When President Obama took office in 2009, Mr. Keenan became deputy director of speechwriting in the White House. He was promoted to chief White House speechwriter during the president’s second term. He also collaborated with President Obama on writing projects from the end of his term in 2017 until 2020. He has said that he wrote his dream speech just four days before Obama left office—welcoming the World Champion Chicago Cubs to the White House.
Mr. Keenan is currently a partner at the speechwriting firm Fenway Strategies and, as a visiting professor at his alma mater Northwestern University, he teaches a popular course on political speechwriting. Today, he and Kristen live in New York City with their daughter, Grace.
Mr. Keenan graciously responded by email to a long series of questions on his new book and his work.
Robin Lindley: Congratulations Mr. Keenan on your engaging new book Grace, a revelatory exploration of your work as chief speechwriter for President Obama at an incredibly turbulent time. Before getting to that period, I wanted to ask about your background. You majored in political science at Northwestern University. What sparked your interest in politics?
Cody Keenan: Well, I enrolled at Northwestern as a pre-med student. I wanted to be an orthopedic surgeon after a football injury forced a knee reconstruction. Chemistry 101 weeded me right out, though. I just wanted to take biology.
But politics had always been an interest. My parents often argued about politics at the dinner table – my mom was a Kennedy Democrat from Indiana; my dad was a Reagan Republican from California – and whatever could make them so animated was something worth exploring. One value they both hammered into me, though, was the idea that I should do whatever I could to make sure more people had the same kind of opportunities I did growing up – and by the time I graduated from college, only one political party cared about that.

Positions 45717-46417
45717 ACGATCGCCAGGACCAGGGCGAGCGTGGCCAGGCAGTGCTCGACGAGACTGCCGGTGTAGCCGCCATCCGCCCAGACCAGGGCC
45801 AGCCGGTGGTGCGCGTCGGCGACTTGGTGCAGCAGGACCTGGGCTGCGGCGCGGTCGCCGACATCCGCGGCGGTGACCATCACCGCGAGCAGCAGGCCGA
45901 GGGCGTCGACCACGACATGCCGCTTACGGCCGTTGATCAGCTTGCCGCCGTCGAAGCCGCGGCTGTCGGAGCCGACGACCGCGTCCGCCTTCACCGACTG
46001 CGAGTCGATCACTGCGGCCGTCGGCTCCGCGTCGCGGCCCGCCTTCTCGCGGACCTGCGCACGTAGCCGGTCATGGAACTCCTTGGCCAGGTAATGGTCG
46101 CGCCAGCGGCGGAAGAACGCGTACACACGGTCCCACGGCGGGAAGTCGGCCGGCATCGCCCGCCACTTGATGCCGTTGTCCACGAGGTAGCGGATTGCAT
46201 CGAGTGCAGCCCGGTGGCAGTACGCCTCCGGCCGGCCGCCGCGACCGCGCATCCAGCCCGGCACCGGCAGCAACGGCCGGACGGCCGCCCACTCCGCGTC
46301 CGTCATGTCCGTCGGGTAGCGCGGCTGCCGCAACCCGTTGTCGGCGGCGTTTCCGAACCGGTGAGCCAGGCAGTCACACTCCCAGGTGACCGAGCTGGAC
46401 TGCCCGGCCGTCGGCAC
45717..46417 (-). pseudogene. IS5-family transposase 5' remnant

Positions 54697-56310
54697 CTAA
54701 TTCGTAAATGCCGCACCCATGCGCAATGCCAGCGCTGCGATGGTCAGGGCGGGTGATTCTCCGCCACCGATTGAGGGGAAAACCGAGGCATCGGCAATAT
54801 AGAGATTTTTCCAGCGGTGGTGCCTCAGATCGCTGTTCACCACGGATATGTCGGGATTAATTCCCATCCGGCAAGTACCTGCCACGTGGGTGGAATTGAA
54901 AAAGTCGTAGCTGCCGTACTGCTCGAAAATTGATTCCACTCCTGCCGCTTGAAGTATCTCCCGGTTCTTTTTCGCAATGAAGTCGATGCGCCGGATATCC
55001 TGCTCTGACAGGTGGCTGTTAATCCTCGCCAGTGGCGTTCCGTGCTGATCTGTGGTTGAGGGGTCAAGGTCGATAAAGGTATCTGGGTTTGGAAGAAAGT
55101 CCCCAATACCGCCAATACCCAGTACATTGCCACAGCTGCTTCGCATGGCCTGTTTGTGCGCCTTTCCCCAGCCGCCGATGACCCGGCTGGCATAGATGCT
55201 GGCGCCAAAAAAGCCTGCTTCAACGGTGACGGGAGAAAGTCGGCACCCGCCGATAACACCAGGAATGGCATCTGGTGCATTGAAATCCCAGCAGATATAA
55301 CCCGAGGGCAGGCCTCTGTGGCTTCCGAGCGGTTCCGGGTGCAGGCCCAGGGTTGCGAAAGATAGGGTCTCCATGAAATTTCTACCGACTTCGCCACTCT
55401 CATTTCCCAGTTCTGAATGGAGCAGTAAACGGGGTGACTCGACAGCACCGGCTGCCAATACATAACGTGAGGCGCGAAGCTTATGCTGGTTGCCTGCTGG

Robin Lindley: Did you have academic or other training in speechwriting?
Cody Keenan: No. Writing was something that always came naturally, and I think that came from being a voracious reader. I won every summer competition at the local public library. You can’t be a good writer without being a great reader.
Robin Lindley: You interned for legendary Senator Ted Kennedy after college. Did your duties in that role include speechwriting?
Cody Keenan: Not as part of the internship, or even the first position after that. Three months as an intern got me hired to answer his phones. I ended up working for him for almost four years in four different roles.
In 2004, when I was on his staff for the Committee on Health, Education, Labor, and Pensions, the Democratic National Convention was in Boston, his hometown. We all took a week off work to volunteer. I was on the arena floor the night that Barack Obama gave the speech that made him famous. He walked into the arena anonymous; he walked out 17 minutes later a global megastar. It shows you what a good speech can do.
Once we were back in Washington, I must have talked about that speech a lot, because that’s when my boss asked if I could write a speech. I don’t know if he meant did I have the time or did I know how, but it didn’t matter – I lied and said yes.
Robin Lindley: Senator Kennedy was known as a great legislator in the Senate who could work across the aisle. Did you work with him or his staff on any significant projects? What did you learn from that internship?
Cody Keenan: As an intern, one of my tasks was to read and route mail that came to the office. Perfect strangers were writing a senator – often one who wasn’t even their senator – to ask for help. There’s an act of hope involved in that. Even when it was a tough letter to read, even when you could see that the writer had wiped a tear from the page, they hoped that someone on the other end would care enough to help. I learned right away just how important this stuff is.
Later, as a staffer, I worked on all sorts of legislation. Kennedy was involved in everything. Health care, minimum wage, education, immigration, the Iraq War, the response to Hurricane Katrina, Supreme Court nominations – we were always busy. And with good mentors, I learned that just as important as the policy itself was often the way you communicated it.
Robin Lindley: What attracted you to working for President Obama during his first presidential campaign in 2007? Did you work as a speechwriter before his election?